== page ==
As you are aware, the consultation process was established by CLC at the request of the Province of PEI and the City of Charlottetown, among others. The integrity of the process is important to us, as I’m sure it is to you and your Network. A draft terms of reference for the consultation process has been circulated to you, CLC and representatives of the City of Charlottetown and the Province of PEI by the facilitators. The first meeting of the consultation committee is scheduled for April 1, 2008, to begin discussions on issues like the terms of reference, mandate and scope of the process.

As per your letter and as per the meeting of February 27, 2008, it is our understanding that the City’s request is to be addressed as a one-off request. However, as CLC is only one member of the consultation committee and that committee has not yet met, it would not be our place to offer assurances of whether the City’s request lies outside the consultation committee’s mandate or whether the City’s request will have an impact on the larger consultation process.

At the meeting of February 27, 2008, we both heard the City indicate that if a temporary concert venue were developed on the site, the property would be restored to its pre-concert condition. If this initiative moves forward, CLC will be seeking assurances from the City that this will be case.

CLC wants to support economic development, tourism and cultural initiatives in Charlottetown. Given the history of public interest in the Upton Farm lands, I’m sure you’ll understand why CLC wanted to make sure that the City’s request for a concert venue on the Upton lands has the support of the parties who have agreed to participate in a consultation process about the site’s future.

We hope that this response has been helpful and that it assists you in replying to the request the City has made from your group.

We look forward to our future discussions with you as members of the consultation committee.

Yours sincerely,


Ron Pachal
General Manager, Real Estate, Atlantic

c.c. Mayor Clifford Lee, City of Charlottetown

“The goal is to preserve the Farmlands as greenspace”

March 6, 2008



The following is the letter sent by the Upton Farm Preservation Network to the Canada Lands Company (the federal Crown Corporation that is now in possession of the Upton Farmlands) concerning our stand on the City of Charlottetown’s  proposal to perhaps hold a concert on the Upton Farmlands (on a field located on the north side of the TransCanada Highway): 

March 3, 2008

Mr. Ron Pachal
General Manager, Real Estate, Atlantic
Canada Lands Company
Suite 1205, 1505 Barrington St.
Halifax, NS
B3J 3K5

Dear Mr Pachal:

I wish to formally express the Upton Farm Preservation Network’s (UFPN) appreciation for the leadership demonstrated by the Canada Lands Company in establishing the Upton Farmlands Consultation Committee. Our Network is particularly pleased with the Committee’s terms of reference, which state that the goal of the consultation process is develop a plan to preserve Upton Farmlands as a green space.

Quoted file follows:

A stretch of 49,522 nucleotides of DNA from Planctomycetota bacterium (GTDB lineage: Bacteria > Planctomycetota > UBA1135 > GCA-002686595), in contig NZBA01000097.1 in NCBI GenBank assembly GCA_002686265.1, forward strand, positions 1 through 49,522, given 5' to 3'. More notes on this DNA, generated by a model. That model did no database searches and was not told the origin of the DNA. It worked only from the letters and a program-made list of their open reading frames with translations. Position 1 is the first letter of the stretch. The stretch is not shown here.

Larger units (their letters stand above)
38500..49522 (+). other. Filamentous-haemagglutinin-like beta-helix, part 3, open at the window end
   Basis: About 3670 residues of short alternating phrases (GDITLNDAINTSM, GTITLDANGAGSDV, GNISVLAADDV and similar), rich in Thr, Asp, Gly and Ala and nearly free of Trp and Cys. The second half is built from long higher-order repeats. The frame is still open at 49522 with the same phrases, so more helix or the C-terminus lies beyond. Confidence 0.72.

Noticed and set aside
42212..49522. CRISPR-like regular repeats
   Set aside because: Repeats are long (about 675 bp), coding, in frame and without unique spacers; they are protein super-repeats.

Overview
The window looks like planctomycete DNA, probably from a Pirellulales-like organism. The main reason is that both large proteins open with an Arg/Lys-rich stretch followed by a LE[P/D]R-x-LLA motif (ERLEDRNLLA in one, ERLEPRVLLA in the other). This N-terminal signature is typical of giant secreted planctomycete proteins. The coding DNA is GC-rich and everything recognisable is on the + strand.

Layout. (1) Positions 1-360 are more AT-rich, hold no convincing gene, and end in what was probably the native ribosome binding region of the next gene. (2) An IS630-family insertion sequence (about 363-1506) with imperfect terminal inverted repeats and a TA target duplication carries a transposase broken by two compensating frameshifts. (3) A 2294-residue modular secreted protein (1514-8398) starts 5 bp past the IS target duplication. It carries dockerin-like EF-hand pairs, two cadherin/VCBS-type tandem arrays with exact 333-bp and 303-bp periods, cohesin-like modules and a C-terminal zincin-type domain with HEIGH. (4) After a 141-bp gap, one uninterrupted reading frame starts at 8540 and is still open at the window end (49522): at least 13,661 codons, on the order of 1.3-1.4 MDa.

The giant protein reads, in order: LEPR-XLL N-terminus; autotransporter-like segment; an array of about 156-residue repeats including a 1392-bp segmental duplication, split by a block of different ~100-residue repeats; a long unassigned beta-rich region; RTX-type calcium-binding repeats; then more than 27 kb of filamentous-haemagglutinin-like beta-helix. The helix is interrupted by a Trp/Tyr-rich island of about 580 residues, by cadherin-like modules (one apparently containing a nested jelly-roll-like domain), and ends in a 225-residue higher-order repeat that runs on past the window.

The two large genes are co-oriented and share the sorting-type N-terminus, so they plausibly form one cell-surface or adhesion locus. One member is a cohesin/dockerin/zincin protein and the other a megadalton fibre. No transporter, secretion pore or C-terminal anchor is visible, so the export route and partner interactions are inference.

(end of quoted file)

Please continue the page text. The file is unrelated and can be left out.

Further to our February 27, 2008 meeting in Charlottetown, I would also like to outline UFPN’s position regarding the request by the City of Charlottetown to use, on a one-time basis, a portion of the Upton Farmlands as a concert venue.

It is our understanding that:

a) the City’s request lies outside the Consultation Committee’s mandate and is being addressed as a one-off request;

b) the City has provided assurances that, if its request is approved, the property would be restored to its pre-concert condition; and

c) any decision taken regarding this request will in no way impact the larger consultation process to keep the Upton Farm Lands as greenspace.

In light of the above, and, given that UFPN was formed to ensure the long-term preservation of the Upton Farm Lands as green space, the Network will not oppose the city’s request.

Our position on the City’s request is conditional upon your acknowledgment that our understanding as outlined above is accurate.

We look forward to your reply.


Kirsten Connor
The Upton Farm Preservation Network

cc. Mayor Clifford Lee, City of Charlottetown

We’re working hard to save the Farm

January 29, 2008


Husky silhouetted by Upton Farm sunset. As you can see by the tracks in the snow, this property is well-used by residents for recreational purposes all winter long.

While the weather at times has been frightful, a core group of the Upton Farm Preservation Network Network continues to meet weekly. We have had discussions with provincial and city officials about the future of the Upton Farmlands, and we were keen observers of the Canada Lands presentation concerning the future of the Dominion Building on Queen Street in downtown Charlottetown.

Please keep in mind that the Upton Farmlands are not saved nor protected yet. There is merely a moratorium on development. We depend on your support as discussions with various officials continue.

On another note, if you’re in the mood (and the weather EVER cooperates) for a winter walk or snowshoe, with or without your four-legged friend, keep Upton Farm in mind. It has rolling hills for those who want a real workout and lots of straight paths for those who prefer more gentle exercise.

Moratorium on Development? Maybe.

December 18, 2007


December 13, 2007

Ms. Kirsten Connor
Upton Farm Preservation Network
59 Queen Elizabeth Drive
Charlottetown, PE CIA 3A8

Dear Ms. Connor:

Thank you for your recent letter and your ongoing concern for the future of Upton Farm property. I understand that you have been in contact with officials from my office on this matter on different occasions.

Over the last number of months, we have made presentations to officials in the Canada Lands Company to convey the concerns expressed by many around the potential loss of green space at Upton Farm to proposed residential development.

Based upon input from a number of groups, Canada Lands Company has agreed, as you know, to a moratorium on the development of the property while a broader stakeholder consultation process is undertaken. We have been assured by officials from Canada Lands Company that these consultations will include, among other groups, the Province, Upton Farm Preservation Network, and the City of Charlottetown. The Province will be represented by Tracey Cutcliffe, my Deputy Minister of Communities, Cultural Affairs and Labour.